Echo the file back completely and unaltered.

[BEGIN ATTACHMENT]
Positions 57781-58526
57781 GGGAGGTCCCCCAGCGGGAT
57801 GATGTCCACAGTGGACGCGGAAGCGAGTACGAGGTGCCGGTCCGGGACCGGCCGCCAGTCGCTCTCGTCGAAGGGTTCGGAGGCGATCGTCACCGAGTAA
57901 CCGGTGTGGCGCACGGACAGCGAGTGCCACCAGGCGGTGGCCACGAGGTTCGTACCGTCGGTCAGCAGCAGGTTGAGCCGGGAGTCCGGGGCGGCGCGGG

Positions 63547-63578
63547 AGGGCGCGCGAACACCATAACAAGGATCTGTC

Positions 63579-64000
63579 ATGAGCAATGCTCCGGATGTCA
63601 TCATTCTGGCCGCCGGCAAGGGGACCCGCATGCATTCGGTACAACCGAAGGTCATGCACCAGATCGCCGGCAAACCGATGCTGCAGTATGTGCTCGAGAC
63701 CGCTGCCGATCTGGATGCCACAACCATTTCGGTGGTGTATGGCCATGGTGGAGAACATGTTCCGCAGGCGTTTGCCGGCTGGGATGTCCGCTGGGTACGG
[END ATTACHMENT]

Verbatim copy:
Positions 57781-58526
57781 GGGAGGTCCCCCAGCGGGAT
57801 GATGTCCACAGTGGACGCGGAAGCGAGTACGAGGTGCCGGTCCGGGACCGGCCGCCAGTCGCTCTCGTCGAAGGGTTCGGAGGCGATCGTCACCGAGTAA
57901 CCGGTGTGGCGCACGGACAGCGAGTGCCACCAGGCGGTGGCCACGAGGTTCGTACCGTCGGTCAGCAGCAGGTTGAGCCGGGAGTCCGGGGCGGCGCGGG

Positions 63547-63578
63547 AGGGCGCGCGAACACCATAACAAGGATCTGTC

Positions 63579-64000
63579 ATGAGCAATGCTCCGGATGTCA
63601 TCATTCTGGCCGCCGGCAAGGGGACCCGCATGCATTCGGTACAACCGAAGGTCATGCACCAGATCGCCGGCAAACCGATGCTGCAGTATGTGCTCGAGAC
63701 CGCTGCCGATCTGGATGCCACAACCATTTCGGTGGTGTATGGCCATGGTGGAGAACATGTTCCGCAGGCGTTTGCCGGCTGGGATGTCCGCTGGGTACGG